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Flipping Lessons with Moodle: Using the H5P Moodle Plugin to Deliver Online Sessions

Research output: Contribution to conference - Without ISBN/ISSN Conference paperpeer-review

Publication date3/04/2019
<mark>Original language</mark>English
Event 12th Annual University of Glasgow Learning and Teaching Conference: Blended and Active Learning: where are we now, and where do we want to be?’ - University of Glasgow, Glasgow, United Kingdom
Duration: 2/04/20193/04/2019
Conference number: 12


Conference 12th Annual University of Glasgow Learning and Teaching Conference
Abbreviated title2019 Learning and Teaching Conference
Country/TerritoryUnited Kingdom
Internet address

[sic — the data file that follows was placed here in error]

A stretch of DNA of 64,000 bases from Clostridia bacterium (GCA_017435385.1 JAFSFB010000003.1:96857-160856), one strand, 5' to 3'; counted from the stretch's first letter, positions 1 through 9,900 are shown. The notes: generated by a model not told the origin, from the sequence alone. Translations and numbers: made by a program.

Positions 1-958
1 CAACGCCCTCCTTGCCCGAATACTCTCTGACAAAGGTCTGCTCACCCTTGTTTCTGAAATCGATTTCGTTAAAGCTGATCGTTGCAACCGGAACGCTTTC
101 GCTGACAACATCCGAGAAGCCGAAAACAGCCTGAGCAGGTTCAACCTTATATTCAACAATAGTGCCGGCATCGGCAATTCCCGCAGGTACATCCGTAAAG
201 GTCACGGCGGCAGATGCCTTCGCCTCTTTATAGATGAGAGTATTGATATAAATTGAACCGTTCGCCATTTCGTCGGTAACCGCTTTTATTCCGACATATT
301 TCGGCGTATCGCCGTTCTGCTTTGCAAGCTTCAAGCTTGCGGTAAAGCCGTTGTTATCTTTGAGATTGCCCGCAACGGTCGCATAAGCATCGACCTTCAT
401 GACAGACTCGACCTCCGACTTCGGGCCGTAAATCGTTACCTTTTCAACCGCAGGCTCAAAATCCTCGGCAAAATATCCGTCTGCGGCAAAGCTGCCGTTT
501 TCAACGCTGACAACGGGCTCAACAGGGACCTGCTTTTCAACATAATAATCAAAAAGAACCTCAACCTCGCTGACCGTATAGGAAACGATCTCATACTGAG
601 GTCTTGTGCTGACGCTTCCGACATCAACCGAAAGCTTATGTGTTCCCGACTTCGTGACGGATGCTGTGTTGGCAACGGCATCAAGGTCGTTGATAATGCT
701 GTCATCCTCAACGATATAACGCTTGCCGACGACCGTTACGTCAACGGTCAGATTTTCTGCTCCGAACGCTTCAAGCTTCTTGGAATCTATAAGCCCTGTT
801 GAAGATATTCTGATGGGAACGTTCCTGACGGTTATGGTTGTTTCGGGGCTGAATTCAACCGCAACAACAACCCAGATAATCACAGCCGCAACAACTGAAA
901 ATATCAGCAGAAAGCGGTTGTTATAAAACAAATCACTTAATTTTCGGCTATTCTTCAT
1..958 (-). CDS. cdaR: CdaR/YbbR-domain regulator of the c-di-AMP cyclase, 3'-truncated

The flipped classroom approach has contributed to a significant shift in learning and teaching in higher education in recent years. This approach creates the opportunity for students to have increased input and control over their own learning, as opposed to the more traditional teacher-centred approach (Nottingham Trent University, 2013). Since the concept of flipped classroom came into a general use, a considerable number of methods strategies and technologies have been introduced to facilitate this type of blended learning. One of them is H5P, which is a free website that can also be embedded in other platforms such as Moodle. The presentation will introduce delegates to interactive materials that I have created using the Moodle Plugin, and will provide an insight into the development of the interactive content as well as its facilitation. I will provide analysis of student feedback on the usefulness of H5P, which is based on their experience of using the feature. This will provide an indication of how the feature may be further explored and/or developed to engage students in a more effective blended learning experience. Furthermore, I will describe how I have adapted the lesson’s material using the H5P Course presentation activity, creating a slide-based presentation for my English for Academic Purposes (EAP) students. The slides include text, images, various quizzes and links to the class Moodle forum, that were added to enable students interact and support one another during the task. I believe that this Moodle feature enables students to work independently and make decisions on their learning. It offers interactive content and therefore students are likely to engage in the material given by the teacher. Finally, incorporating technology that provides students with the opportunity to manage their learning in a more ‘proactive way’ (HEA, 2017) promotes student-centred learning approach to teaching.